Cleaning Supplies for Disinfected Surfaces

Given the hard times we are facing now because of the novel coronavirus that causes COVID-19 we consider it is necessary to know how to use different products for the best antibacterial cleaning.

From what it’s known until now, the transmission of novel coronavirus to persons from surfaces contaminated with the virus has not been documented. Transmission of coronavirus, in general, occurs much more commonly through respiratory droplets than through contact with contaminated surfaces. From the piece of information we have until now, cleaning of visibly dirty surfaces followed by disinfection is a best practice measure for the prevention of COVID-19 and other viral respiratory illnesses.

The microbiology textbook may come in handy if you’re interested in most effectively disinfecting your home.

If you’re interested in most effectively disinfecting your home, then look no further than a microbiology textbook. You’ll be well on your way to a truly spick-and-span household by understanding where germs are most likely to lurk, which ones are actually likely to impose a risk, and, finally, how to prevent contamination.

Sally Bloomfield, Honorary Professor, London School of Hygiene and Tropical Medicine and hygiene consultant with the International Scientific Forum on Home Hygiene answers our most ardent questions.

Here are a few items to consider for your own arsenal:

Liquid Hand Soap

Did you know that bar soap can spread infections from one person to another? That is the reason why you should opt for a liquid soap instead. Use clean running water to thoroughly wash your hands. This piece of advice is given by all specialists. The best way to keel germs is to wash your hand with soap. If you are out and you don’t have where to clean your hands, use alcohol-based hand sanitizer. It may not be as effective as washing your hands, but it is useful.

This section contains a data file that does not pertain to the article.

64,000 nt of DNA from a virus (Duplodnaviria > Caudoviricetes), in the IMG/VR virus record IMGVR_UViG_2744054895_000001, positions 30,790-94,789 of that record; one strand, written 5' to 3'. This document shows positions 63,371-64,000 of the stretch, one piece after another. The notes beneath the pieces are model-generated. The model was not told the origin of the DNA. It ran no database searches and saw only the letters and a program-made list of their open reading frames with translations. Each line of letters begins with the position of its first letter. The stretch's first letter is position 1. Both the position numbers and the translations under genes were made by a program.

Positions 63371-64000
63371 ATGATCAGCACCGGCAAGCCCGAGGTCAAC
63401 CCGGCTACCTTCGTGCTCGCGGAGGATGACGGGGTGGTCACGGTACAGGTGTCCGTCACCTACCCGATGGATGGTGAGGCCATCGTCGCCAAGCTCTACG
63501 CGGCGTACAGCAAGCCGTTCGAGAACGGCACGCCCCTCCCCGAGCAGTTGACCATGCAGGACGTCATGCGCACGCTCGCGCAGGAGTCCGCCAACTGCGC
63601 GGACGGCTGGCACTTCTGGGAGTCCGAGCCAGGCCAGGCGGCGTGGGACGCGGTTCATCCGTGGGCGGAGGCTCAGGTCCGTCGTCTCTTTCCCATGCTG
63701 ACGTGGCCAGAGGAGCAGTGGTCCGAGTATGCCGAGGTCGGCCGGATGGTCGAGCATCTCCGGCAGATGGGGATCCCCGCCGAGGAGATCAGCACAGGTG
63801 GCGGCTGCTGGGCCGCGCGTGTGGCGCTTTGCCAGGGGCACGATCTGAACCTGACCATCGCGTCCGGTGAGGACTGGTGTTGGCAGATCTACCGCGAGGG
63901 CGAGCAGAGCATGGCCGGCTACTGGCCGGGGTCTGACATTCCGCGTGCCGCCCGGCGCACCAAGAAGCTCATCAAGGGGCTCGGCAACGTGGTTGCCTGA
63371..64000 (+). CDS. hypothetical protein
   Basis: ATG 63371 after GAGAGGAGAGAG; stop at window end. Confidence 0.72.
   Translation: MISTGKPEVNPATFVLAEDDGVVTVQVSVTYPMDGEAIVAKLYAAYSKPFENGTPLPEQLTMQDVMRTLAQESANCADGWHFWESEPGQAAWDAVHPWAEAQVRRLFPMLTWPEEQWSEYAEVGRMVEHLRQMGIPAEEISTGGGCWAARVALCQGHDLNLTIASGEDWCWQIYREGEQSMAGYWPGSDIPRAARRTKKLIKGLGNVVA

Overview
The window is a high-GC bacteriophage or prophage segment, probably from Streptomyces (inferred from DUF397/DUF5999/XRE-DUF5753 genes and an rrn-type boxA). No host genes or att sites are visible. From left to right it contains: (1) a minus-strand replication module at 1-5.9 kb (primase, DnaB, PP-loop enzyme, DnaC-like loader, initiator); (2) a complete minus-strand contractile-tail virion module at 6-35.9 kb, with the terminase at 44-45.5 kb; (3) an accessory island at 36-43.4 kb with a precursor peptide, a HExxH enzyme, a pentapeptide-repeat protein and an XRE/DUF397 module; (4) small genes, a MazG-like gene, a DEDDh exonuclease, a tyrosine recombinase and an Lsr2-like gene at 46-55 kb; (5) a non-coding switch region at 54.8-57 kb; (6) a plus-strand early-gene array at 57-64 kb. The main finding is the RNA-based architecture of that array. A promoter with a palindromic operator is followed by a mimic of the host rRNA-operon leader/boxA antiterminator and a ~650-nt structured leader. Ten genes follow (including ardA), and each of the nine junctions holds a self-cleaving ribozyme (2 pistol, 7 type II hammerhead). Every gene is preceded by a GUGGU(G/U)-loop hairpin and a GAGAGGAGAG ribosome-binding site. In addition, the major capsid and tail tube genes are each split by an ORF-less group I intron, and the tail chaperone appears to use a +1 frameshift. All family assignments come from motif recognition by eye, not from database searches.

Clean Hand Towel

Same principle here: you’re exposing yourself to microbes that could potentially make you sick—some viruses and bacteria can live on fabric for eight to 12 hours when you’re drying your just-washed hands on a hand towel someone else has already used. After washing your hands, it’s always best to use a fresh towel, or better a paper towel.

Antibacterial Spray or Wipes

Bloomfield recommends using an antimicrobial detergent and then rinsing thoroughly with clean water for food contact surfaces like counters, dishes and flatware. Cleaning with a detergent of your choice, then disinfecting with a bleach-based antibacterial spray or disinfecting wipes, like Lysol or Clorox is a great practice for large surfaces like counters or tables.

Disposable Cleaning Cloths

For most everyday messes it is ok to use your traditional microfiber cloth. But if you want to prevent spreading germs, it’s always best to use a disposable option—ideally inexpensive, disposable, biodegradable cloths, like paper towels. Bloomfield says: “This is because when you clean a surface, the microbes go onto the cloth and then spread to the next surface you wipe,” she says.

Bathroom Cleaner

Mold and mildew can contribute to health problems like skin irritation or breathing problems and they are often met in the bathroom area. The recommendation is to use products that keep commonly damp surfaces, like bathroom tiles or showers, clean.

Keep your house clean and stay safe!

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